illustration of the second of four advocations extolling Mary’s role
as advocate for spiritual and corporeal works of mercy is of intricate
composition. The cameo with mother and child is delimited by four
anchors, symbols of hope, security, and stability. This central
image is surrounded by five biblical scenes. Each one of them
depicts in miniature size a situation of danger, temptation or fault
with subsequent conversion and/or mercy:
the lower half center, we see the rendering of Saint Peter’s
vision of the large sheet filled with all animals of earth and sky
(Acts 10:11-12). Peter will have to change his opinion about what
is clean and unclean in order to comply with God’s will.
miniature to the left of Peter portrays a safe harbor (Psalm
108:30). Those who went off to sea experienced distress, but God
brought them to the harbor they longed for.
the right of Peter’s vision is a town-like agglomeration of
houses, churches and castles. They are a symbol of refuge for
the needy, possibly reflecting 1 Maccabees 10:13,14 and the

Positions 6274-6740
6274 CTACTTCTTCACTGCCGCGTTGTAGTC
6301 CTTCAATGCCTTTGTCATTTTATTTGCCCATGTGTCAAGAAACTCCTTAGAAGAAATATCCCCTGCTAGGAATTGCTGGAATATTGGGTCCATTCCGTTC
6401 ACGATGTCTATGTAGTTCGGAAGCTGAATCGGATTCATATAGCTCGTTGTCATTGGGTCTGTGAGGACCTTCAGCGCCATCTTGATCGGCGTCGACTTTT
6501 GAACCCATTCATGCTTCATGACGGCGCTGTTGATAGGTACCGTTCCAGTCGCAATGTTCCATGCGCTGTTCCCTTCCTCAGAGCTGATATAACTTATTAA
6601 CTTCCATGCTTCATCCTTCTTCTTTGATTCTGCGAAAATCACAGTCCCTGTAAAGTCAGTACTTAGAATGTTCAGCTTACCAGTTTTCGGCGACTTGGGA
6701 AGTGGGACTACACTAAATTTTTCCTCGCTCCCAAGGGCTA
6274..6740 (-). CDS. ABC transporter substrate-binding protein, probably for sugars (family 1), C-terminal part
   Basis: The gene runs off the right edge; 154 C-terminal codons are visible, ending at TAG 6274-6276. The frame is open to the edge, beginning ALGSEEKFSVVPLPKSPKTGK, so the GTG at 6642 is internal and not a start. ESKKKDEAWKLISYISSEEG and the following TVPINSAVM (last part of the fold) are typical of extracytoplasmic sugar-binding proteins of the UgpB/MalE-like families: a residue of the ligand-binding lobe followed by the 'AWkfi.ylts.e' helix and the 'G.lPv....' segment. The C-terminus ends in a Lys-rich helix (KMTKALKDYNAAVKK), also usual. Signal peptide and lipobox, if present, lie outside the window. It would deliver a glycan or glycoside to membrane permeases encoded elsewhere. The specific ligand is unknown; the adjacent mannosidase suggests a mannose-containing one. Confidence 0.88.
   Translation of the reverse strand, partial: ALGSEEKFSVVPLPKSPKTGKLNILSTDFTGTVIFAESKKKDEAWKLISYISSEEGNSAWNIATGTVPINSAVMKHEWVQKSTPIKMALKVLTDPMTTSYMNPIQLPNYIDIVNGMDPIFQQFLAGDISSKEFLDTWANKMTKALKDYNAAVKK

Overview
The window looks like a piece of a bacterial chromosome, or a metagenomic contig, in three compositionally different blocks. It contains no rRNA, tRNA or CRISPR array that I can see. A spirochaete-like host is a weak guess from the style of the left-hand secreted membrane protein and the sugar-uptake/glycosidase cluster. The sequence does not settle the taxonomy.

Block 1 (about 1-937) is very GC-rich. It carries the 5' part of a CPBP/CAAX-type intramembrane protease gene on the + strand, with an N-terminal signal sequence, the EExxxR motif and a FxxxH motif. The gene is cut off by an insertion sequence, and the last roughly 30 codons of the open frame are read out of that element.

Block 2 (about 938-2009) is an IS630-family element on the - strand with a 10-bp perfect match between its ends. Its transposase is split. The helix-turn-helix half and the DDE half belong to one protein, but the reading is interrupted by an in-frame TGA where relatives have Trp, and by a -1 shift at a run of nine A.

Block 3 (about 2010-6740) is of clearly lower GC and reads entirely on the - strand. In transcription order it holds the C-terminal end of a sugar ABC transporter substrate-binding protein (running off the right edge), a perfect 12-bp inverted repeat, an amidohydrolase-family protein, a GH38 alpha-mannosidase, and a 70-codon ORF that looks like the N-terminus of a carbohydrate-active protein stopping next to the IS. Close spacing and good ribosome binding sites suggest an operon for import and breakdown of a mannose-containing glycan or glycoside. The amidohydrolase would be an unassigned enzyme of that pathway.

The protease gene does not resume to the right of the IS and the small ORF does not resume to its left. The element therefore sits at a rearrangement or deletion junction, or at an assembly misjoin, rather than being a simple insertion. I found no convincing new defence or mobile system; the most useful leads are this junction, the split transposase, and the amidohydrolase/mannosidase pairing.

stronghold of Beth-zur.
upper left miniature tells about the rescue of Nabal, the evil
rich. His wife Abigail implores David to refrain from
vengeance. David relents and praises her saying: “Blessed be
your good judgment and yourself, who … have prevented me from
shedding blood” (1 Samuel 25:33).
fifth miniature, in the upper right corner, tells the story of
Adonijah, who in an attempt to become king turned against David,
his father. Abandoned by his followers, he “went and seized the
horns of the altar” in search of refuge against Solomon’s
vengeance. Solomon acted mercifully, and said to Adonijah: “Go
to your home” (1 Kings 2:49ff).
lemma reminds us that God loves all people (Psalm 87:4f.). It is
Mary’s role to bring God’s love into the world, to be the
intercessor for all, and to give hope and help to sinners.